Slave State Majority in Congress

  • With Texas incorporated as a state in December of 1845, slave states suddenly regained the majority in Congress, leading abolitionists to redouble the efforts as Congress passed laws that made gave more power to slave states.

Anti-Slavery and Abolitionist Groups

  • As slavery expanded into Texas and other western territories, abolitionists became even more adamant that slavery needed to be abolished.
  • Abolitionist groups worked to become a major social movement and influence U.S. politics.

The Fugitive Slave Law (1850)

  • The purpose and application of the 1850 Fugitive Slave Law was to make every state in the U.S., regardless of free or slave state distinctions, responsible for limiting the freedoms of both free and enslaved Black people.

The Kansas-Nebraska Act (1854)

  • Repealing the earlier Missouri Compromise, the Kansas-Nebraska Act was the catalyst for violence in western territories.

American Revivalism (1855-1860)

  • As American society moved feverishly towards the Civil War, American religion and faith took on new forms.

Bleeding Kansas (1854-1859)

  • The Kansas debate over slavery began and ended with violence. Outbreaks of violence between anti-slavery and pro-slavery groups expanded across the territory. 
  • John Brown, along with five of his sons and many of his friends and neighbors, began his work as a freedom fighter in Bleeding Kansas, in 1856.

The Lincoln-Douglas Debates (August to October 1858)

  • In the lead-up to the 1860 election, Abraham Lincoln and Stephen Douglas engaged in debates across the state of Illinois, focused on the primary issue facing the nation: slavery.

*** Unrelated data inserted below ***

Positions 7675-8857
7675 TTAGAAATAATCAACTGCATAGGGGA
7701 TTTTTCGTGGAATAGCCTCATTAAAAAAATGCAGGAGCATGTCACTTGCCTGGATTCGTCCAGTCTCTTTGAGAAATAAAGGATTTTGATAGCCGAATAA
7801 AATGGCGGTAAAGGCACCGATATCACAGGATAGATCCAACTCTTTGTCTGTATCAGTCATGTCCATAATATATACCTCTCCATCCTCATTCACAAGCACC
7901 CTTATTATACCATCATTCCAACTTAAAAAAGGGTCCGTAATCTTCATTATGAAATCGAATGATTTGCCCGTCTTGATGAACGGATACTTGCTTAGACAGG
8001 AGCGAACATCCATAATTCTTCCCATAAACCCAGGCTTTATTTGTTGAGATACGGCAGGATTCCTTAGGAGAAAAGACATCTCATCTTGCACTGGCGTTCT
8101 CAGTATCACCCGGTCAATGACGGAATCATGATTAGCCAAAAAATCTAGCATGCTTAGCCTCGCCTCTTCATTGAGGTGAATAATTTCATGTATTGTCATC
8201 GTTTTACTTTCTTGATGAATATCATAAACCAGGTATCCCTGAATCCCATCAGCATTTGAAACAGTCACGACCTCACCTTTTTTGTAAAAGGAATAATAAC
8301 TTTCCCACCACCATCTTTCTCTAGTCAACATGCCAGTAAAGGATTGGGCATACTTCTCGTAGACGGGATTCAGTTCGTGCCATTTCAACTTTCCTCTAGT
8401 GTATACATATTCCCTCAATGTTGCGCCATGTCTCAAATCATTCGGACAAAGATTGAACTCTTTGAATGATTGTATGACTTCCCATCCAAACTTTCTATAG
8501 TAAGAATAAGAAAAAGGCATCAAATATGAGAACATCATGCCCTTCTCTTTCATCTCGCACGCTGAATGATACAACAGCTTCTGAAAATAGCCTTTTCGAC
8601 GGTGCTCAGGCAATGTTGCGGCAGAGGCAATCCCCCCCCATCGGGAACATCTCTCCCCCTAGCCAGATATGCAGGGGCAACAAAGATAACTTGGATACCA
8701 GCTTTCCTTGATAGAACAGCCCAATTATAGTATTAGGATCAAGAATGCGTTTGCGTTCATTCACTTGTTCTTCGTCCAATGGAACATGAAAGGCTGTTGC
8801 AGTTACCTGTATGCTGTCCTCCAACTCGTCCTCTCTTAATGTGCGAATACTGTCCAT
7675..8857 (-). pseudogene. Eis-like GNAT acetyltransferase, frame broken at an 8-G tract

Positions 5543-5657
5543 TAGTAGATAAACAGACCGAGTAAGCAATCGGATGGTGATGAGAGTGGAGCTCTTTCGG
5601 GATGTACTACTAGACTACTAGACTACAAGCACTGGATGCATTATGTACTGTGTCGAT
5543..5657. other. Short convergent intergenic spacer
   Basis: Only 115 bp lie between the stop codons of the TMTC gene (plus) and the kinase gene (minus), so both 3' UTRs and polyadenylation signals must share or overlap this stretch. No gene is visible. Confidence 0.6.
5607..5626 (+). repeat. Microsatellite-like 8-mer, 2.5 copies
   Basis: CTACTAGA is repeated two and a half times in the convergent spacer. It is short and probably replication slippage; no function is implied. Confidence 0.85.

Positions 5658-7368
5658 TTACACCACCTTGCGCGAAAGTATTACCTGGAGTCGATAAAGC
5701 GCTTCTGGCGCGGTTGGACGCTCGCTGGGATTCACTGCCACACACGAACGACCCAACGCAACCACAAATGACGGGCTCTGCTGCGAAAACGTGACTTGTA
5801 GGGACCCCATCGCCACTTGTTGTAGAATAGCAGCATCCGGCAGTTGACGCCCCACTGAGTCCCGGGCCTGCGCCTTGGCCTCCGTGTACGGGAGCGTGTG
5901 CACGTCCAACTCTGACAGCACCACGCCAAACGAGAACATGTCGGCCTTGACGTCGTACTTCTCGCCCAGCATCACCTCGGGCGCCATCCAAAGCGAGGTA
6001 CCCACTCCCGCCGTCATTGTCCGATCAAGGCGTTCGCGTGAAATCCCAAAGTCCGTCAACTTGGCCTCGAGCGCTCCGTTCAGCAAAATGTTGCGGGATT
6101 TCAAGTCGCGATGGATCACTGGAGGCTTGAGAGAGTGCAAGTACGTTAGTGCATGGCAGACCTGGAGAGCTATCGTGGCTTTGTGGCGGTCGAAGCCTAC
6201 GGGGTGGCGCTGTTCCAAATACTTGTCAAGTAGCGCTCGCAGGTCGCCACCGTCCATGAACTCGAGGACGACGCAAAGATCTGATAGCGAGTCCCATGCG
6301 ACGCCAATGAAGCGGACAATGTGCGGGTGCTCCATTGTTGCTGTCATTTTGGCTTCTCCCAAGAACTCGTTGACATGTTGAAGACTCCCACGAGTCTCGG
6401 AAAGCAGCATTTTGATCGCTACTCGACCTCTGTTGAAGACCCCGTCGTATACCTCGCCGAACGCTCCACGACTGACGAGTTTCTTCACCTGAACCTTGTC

John Brown and Harper's Ferry (1859)

  • Following the events of Bleeding Kansas, John Brown and three of his sons moved to Maryland to continue the fight against slavery. The band eventually grew to 22 men, including five free Black men. On October 16, 1859, John Brown's band overran an military arsenal. 10 of the men were killed in the raid, the rest were tried and hung for treason and murder.
  • John Brown's last words, slipped to a guard on a slip of paper were prophetic: "I, John Brown, am now quite certain that the crimes of this guilty land will never be purged away but with blood." (John Brown's Raid on Harper's Ferry).

The Election of 1860

  • The election showed the country how clear the dividing lines between free and slave states were. Lincoln won the presidential election without winning a single slave state.

The Emancipation Proclamation (January 1, 1863)

  • While the 13th Amendment declared all formerly enslaved people free, true freedom would not come for many until the end of the Civil War.